In 2013 the Scrabble game was released in its PC version on Steam. It has mostly positive ratings but a common complaint is that it has no multiplayer version. If you like solo play, which is what this website is all about, it would be worth checking out.
Other variations of playing solo are setting time limits or limiting the number of tiles used during the game. Rather than limiting the time per turn you could set a time limit for the entire game, like 45 minutes. Limiting the tiles to 100 will make a shorter, more challenging game. The objective in both of these variations is to beat previous scores.
Try to have a good mixture of vowels and consonants available. Keep the 7 letters you have balanced by saving some vowels and consonants for the next turn, don’t use them all. The optimal combination is 3 vowels and 4 consonants. This balance is especially important in a “sudden death” solo version of the game. It’s better to take a slightly lower score in one turn by saving more useful letters for the next so the game doesn’t end prematurely in the “sudden death” version. Use the harder letters first if you can.
Don’t be afraid to use 2 and 3 letter words. If you pay careful attention to their placement on the board they can be worthwhile. If you can manipulate a two-letter word to end up on a Triple Word square while building onto another word you can get a high score. This will frequently give you a better score than a longer word that doesn’t include a bonus tile.
The letter “S” is an easy letter to use but there are only 4 of them so try to score at least 10 points when using one. Remember that an easy score is to use an “S” to turn a word into its plural form.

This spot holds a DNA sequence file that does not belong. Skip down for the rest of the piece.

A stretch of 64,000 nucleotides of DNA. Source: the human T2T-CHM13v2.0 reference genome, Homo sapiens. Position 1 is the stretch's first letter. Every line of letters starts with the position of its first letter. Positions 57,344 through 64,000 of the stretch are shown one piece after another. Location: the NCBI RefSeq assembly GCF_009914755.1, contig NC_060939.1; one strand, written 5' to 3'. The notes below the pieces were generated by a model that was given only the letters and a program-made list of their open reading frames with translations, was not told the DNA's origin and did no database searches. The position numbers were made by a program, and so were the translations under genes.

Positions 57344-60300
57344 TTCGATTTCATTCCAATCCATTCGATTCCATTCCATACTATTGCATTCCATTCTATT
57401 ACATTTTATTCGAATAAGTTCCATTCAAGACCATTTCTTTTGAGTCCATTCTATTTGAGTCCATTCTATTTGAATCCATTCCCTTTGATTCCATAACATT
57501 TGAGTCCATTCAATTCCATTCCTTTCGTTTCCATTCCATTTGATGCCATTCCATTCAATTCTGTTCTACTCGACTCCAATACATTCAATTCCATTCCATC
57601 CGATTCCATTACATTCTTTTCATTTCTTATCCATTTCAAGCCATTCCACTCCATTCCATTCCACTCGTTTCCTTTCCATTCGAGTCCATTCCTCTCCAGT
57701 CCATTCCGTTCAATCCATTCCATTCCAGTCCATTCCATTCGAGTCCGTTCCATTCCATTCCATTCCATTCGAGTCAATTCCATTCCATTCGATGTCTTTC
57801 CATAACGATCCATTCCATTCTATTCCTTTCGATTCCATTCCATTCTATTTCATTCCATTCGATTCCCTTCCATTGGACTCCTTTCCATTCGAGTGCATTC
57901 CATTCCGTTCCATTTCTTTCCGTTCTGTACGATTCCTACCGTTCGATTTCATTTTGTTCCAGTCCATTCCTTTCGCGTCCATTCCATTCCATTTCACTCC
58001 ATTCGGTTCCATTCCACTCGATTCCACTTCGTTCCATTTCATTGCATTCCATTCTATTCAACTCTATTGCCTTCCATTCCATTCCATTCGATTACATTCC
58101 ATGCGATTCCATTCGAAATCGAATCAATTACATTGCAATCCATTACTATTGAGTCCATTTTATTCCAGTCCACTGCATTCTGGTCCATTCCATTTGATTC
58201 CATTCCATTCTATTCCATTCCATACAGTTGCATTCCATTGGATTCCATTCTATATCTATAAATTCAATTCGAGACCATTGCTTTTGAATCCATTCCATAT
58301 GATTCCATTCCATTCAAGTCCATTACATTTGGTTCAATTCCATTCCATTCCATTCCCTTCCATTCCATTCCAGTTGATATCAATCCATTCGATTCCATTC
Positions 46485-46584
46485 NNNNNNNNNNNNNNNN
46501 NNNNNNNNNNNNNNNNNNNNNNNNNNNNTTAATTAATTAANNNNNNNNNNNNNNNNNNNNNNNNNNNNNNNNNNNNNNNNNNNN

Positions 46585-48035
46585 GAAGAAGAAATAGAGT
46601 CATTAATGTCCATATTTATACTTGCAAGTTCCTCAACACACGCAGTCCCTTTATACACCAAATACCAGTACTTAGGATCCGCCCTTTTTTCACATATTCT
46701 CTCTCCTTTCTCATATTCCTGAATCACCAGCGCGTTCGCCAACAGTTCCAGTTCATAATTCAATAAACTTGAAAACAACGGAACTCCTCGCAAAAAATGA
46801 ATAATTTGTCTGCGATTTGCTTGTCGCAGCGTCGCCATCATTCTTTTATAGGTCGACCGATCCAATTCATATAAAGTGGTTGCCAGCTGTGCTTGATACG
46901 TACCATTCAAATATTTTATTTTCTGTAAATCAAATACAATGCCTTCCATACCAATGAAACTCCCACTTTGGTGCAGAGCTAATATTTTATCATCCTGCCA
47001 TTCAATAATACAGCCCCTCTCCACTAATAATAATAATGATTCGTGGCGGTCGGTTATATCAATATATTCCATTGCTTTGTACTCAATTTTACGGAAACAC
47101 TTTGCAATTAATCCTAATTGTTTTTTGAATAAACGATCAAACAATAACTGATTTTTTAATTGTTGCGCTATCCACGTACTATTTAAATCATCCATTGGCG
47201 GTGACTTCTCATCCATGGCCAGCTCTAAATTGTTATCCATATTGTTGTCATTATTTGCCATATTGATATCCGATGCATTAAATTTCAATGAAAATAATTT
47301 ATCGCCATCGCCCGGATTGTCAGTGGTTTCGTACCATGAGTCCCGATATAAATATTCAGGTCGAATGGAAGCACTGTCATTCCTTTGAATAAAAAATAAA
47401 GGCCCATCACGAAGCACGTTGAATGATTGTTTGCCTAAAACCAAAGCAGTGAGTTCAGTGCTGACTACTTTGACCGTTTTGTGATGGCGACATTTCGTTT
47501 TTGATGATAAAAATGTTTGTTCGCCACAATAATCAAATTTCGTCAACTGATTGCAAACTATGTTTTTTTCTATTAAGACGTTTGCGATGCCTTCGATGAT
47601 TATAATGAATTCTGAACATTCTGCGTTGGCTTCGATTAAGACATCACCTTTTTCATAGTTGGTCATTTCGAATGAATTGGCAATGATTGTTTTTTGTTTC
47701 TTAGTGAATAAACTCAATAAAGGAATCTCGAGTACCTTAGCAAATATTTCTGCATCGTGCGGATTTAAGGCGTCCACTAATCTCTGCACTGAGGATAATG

Organize the tiles you have into common combinations making it easier to recognize them.
Look for ways to turn existing words into new words by adding common endings to them, like “ing.”
A major part of strategizing in Scrabble is the bonus squares. Try to plan several moves ahead, like a chess player, to maximize scores when used.
There are words having “Q” in them that don’t need a “U” and depending on which dictionary you use will determine how many you will be able to use during the game. For example, the online Scrabble dictionary lists the word “inqilabs”, but the Oxford dictionary doesn’t. If you have a dictionary that’s commonly used in your game try memorizing a few of those words since the letter “Q” is worth 10 points. If you manage to collect a bonus score all the better. If you’re not playing solo you might even be able to bait another player into challenging you and losing his or her turn.
This is obvious but is still worth mentioning. Create new words from words already built on the board. Turn “truck” into “firetruck” and get credit for all the letters.
Save the blank tiles for a long as you can. The best time to use them is to enable you to play all 7 of your tiles at once so you can collect 50 extra points for doing so.
Play high value letters as soon as you can. Don’t get caught with them in your rack if the game ends unexpectedly. If they are left unused at the end of the game those points get subtracted from your score.
Only exchange tiles if you have no other options. Not only do you lose your turn, but you might not get tiles that are any better. It’s better to at least play a 2-letter word than to exchange tiles. Of course, there are exceptions. If you’re losing badly or winning by a wide margin, then you can afford the loss of a turn hoping to get some better tiles.
If you’re ready to play, or just want a new Scrabble game, here are a few of my favorites. You can go to Amazon and read reviews about them by clicking the links.
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You can also read about playing Monopoly alone by checking this page on my website.